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David's Bridal is filing for bankruptcy, but they say your dress is safe

David's Bridal confirmed bankruptcy suspicions in a statement on Thursday, ending a seemingly eternal will-they-won't-they rumor cycle of restructuring. The debt-saddled discount bridal chain said the filing will come "very soon."

The company plans to declare Chapter 11 bankruptcy, a type of filing that allows distressed companies to reorganize their debts and liabilities without interrupting operations or closing stores. David's Bridal had already come to an agreement with a "vast majority" of its lenders to shed $400 million of debt and inject enough cash into the business to keep operations and growth prospects, according to the statement.

In other words, they are telling brides their dresses are safe. 

"We are, and will continue to be, open for business," said Scott Key, David's Bridal chief executive officer, in a video released Thursday. Key said all brides would receive their dresses on time.

But not everyone is convinced. In July 2017, bridal chain Alfred Angelo closed shop and filed for Chapter 7 bankruptcy, a move that left hundreds of brides without dresses, even after paying for them. After closing unexpectedly, the store told its customers that if they hadn't received their dress yet, they wouldn't receive them. 

One L.A. bride, Dullah Khalil, had friends lose dresses in the Alfred Angelo aftermath and told CBS News she doesn't want to take any chances, despite the company's reassurances. Khalil purchased a floor sample from a David's Bridal store in February, paid for her alterations in advance and the tailor was set to begin later this month.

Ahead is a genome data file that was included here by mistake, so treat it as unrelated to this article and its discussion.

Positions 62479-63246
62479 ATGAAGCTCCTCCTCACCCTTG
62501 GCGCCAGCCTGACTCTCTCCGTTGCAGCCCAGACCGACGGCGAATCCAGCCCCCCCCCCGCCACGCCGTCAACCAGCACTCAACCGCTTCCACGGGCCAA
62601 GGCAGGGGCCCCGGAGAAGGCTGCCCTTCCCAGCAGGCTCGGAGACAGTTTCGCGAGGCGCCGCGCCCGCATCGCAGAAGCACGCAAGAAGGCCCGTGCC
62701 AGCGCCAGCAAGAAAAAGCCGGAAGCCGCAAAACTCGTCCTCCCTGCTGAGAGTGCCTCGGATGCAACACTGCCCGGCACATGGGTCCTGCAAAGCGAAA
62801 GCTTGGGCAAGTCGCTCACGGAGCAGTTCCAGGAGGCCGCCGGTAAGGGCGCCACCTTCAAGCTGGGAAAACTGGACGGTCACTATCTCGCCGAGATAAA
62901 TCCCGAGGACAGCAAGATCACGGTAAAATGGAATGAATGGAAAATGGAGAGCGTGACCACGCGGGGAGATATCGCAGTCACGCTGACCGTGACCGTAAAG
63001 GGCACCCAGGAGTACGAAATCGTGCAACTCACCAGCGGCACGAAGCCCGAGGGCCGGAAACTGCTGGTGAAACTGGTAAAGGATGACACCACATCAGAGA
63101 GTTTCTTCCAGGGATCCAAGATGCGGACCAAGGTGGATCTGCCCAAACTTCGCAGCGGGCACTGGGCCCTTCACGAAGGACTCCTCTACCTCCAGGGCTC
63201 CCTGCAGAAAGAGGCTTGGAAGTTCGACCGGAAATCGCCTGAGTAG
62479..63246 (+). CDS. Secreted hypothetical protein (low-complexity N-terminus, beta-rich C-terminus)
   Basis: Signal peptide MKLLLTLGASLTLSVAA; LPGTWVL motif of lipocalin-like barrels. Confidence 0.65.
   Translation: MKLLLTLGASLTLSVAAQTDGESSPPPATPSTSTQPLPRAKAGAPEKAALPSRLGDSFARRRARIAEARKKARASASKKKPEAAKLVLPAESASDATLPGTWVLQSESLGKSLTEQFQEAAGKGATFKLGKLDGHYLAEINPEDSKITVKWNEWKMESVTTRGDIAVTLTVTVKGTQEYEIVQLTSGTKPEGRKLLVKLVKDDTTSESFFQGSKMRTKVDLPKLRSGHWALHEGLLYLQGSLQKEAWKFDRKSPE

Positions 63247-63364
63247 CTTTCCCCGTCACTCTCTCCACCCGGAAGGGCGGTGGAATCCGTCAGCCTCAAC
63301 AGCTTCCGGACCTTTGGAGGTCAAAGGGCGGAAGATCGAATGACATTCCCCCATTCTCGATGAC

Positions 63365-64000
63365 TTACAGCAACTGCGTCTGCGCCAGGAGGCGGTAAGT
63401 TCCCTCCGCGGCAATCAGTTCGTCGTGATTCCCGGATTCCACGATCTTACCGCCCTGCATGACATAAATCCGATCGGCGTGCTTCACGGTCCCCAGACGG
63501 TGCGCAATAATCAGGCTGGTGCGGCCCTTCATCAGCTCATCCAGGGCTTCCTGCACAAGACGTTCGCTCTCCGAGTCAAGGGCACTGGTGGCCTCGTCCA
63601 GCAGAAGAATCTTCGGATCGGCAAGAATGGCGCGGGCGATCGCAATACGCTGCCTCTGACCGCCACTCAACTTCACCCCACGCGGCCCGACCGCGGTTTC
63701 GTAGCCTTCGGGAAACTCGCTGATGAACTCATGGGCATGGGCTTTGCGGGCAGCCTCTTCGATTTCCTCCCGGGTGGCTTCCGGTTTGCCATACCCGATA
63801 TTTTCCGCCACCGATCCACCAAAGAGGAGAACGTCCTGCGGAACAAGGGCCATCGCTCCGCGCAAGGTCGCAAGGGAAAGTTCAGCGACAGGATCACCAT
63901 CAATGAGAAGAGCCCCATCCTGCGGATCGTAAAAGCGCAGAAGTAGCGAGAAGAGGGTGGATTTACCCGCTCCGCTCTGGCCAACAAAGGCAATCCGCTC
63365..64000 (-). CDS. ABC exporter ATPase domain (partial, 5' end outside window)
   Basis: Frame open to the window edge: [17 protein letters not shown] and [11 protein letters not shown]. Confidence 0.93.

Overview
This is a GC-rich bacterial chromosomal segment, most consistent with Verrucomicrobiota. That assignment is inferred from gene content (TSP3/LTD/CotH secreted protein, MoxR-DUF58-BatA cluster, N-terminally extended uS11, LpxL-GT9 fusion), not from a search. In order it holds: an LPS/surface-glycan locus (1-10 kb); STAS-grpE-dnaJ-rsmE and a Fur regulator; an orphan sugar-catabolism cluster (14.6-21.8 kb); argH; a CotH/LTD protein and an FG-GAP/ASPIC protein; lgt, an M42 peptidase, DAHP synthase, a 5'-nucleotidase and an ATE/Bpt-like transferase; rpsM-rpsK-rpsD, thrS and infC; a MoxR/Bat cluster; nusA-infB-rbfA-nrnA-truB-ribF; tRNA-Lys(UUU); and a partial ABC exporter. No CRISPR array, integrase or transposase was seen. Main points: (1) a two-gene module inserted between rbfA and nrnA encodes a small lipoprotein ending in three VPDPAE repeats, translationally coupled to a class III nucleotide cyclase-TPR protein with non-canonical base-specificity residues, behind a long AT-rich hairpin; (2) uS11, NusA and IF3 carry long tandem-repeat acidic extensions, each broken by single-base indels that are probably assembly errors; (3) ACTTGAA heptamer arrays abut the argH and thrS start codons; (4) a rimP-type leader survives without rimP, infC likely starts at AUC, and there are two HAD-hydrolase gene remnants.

Because it was a sample rather than a regular custom order, the store offered to clean it, but then the store temporarily lost the dress with no explanation for two months.

Durrah Khalil tries on a dress at David's Bridal. Durrah Khalil

With her dream dress back in her possession, she's reluctant to hand it over in case she can't get it back.

"I still don't trust it at this point, I'd rather just cut my losses," Khalil said in a telephone interview with CBS News on Thursday. "It's not just the money, but the actual dress that I love. I don't want to lose it."

When Khalil asked David's Bridal for her money back, nearly $300, the company refused.

Khalil said knew she wanted to buy a David's Bridal dress long before an engagement was on the table. While living in London, Khalil went to the store's opening in 2012 with a friend and was in awe. 

"It was plush and really quite luxurious, just such a nice experience," Khalil said. 

But when it was her turn to find a dress, Khalil said the experience was underwhelming and a bit disappointing. "I feel that's hemorrhaged along the way," Khalil said. 

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